Involvement in Polish politics[edit]

Nearing the end of his life, R. Simcha Bunim became involved in the politics of Polish Jewry, being elected in 1825 as a representative of the Sandomierz Province as a member of the government commission on Jewish affairs. He was strongly opposed to the committees agenda and fought against it, as he believed that the Jewish communities of Poland should be left to their own devices. In his last years, R. Simcha Bunim went blind, most likely from cataracts. Besides Hasidism Simcha Bunim's teachings also influenced early Zionist thinkers such as Martin Buber.[12]


Gravesite of R. Simcha Bunim in Przysucha, Poland.

After R. Simcha Bunim's death in 1827, Peshischa split into two factions, those who supported R. Menachem Mendel of Kotzk as R. Simcha Bunim's successor and those who supported R. Simcha Bunim's son, R. Avraham Moshe. Generally speaking, those who supported R. Menachem Mendel such as R. Yitzchak Meir Alter and R. Mordechai Yosef Leiner, were the more radical of R. Simcha Bunim's followers who argued that R. Simcha Bunim was adamantly against Hasidic dynasties and never wanted his son to succeeded him. On the other hand, those who supported R. Simcha Bunim's son, such as R. Israel Yitzhak Kalish, R. Yaakov Aryeh Guterman and R. Shraga Fayvel Dancyger, were the less radical of R. Simcha Bunim's followers who were turned off by the intense and fierce demeanour of R. Menachem Mendel of Kotzk. Originally R. Simcha Bunim's son never wanted to succeed his father, however after much pressure from the community he took over as the leader of the divided Peshischa community, dying only two years later in 1829. After his death, R. Israel Yitzhak Kalish took R. Avraham Moshe's fraction of the community and gradually incorporated them into his own Hasidic dynasty based in Warka. R. Menachem Mendel of Kotzk did the same, incorporating his fraction of the community into his own Hasidic dynasty based in Kock. Even though Peshischa ceased to exist as a separate movement, its ideals still exist as the foundation for a large percentage of modern Hasidic groups.[12][39]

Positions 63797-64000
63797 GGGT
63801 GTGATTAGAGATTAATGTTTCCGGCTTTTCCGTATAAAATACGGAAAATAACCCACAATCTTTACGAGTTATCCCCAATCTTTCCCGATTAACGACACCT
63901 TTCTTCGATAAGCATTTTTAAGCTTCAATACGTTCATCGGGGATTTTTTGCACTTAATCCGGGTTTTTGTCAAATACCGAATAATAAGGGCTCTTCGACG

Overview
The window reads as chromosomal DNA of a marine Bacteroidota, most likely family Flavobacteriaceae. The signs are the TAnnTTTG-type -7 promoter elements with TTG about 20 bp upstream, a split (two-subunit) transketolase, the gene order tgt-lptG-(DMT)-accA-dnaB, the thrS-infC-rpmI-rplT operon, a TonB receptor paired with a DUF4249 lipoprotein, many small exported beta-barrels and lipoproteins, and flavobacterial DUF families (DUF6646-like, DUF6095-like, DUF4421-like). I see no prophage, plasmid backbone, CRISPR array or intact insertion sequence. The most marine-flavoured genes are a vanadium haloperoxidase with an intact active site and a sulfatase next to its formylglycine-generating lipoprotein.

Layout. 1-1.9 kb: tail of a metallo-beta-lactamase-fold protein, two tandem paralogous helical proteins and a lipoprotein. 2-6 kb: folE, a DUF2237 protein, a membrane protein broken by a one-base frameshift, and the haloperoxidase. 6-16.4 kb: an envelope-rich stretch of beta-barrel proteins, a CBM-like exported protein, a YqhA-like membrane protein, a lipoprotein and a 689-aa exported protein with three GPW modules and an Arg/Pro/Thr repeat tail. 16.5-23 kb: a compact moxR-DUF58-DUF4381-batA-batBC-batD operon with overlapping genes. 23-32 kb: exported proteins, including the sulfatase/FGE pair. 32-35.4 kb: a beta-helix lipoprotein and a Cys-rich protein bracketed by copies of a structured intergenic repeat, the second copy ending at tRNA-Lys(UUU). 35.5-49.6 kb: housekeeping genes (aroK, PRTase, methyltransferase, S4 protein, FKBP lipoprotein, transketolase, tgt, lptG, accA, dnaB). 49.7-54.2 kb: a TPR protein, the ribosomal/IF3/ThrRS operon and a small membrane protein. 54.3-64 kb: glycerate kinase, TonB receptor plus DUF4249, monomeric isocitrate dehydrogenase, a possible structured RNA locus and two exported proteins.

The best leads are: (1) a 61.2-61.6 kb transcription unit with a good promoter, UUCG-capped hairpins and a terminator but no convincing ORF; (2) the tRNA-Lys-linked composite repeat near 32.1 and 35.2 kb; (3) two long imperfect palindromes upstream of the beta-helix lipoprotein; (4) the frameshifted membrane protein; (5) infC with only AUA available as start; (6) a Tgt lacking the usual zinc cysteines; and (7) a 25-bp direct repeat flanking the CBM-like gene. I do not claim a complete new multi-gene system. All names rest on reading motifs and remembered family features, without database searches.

Among R. Simcha Bunim's disciples were;[40]

Children and descendants[edit]

R. Simcha Bunim and his wife Rebeccah had three children;

  • R. Avraham Moshe Bonhardt - He succeeded his father as Peshischa Rebbe but died two years later. He married Braindel Raphael's, daughter of R. Shmuel Raphael's, son-in-law of the Yid Ha-Kadosh. The couple had two children;[41]
  • Leeba - She married R. Levi Yitzchak Dancyger, son of R. Shraga Fayvel Dancyger, who died young without any children.[41]
  • Beila - She married R. Elimelech Esteraycher, step-son of R. Zvi Hersh Grynwald of Opoczna. The couple had one son and two daughters;[41]
    • R. Yitzhak Simcha Esteraycher (Reb Itchile) - He married Devorah Gitla Morgensztern, daughter of R. Dovid Morgensztern, the second Kotzker Rebbe.[41]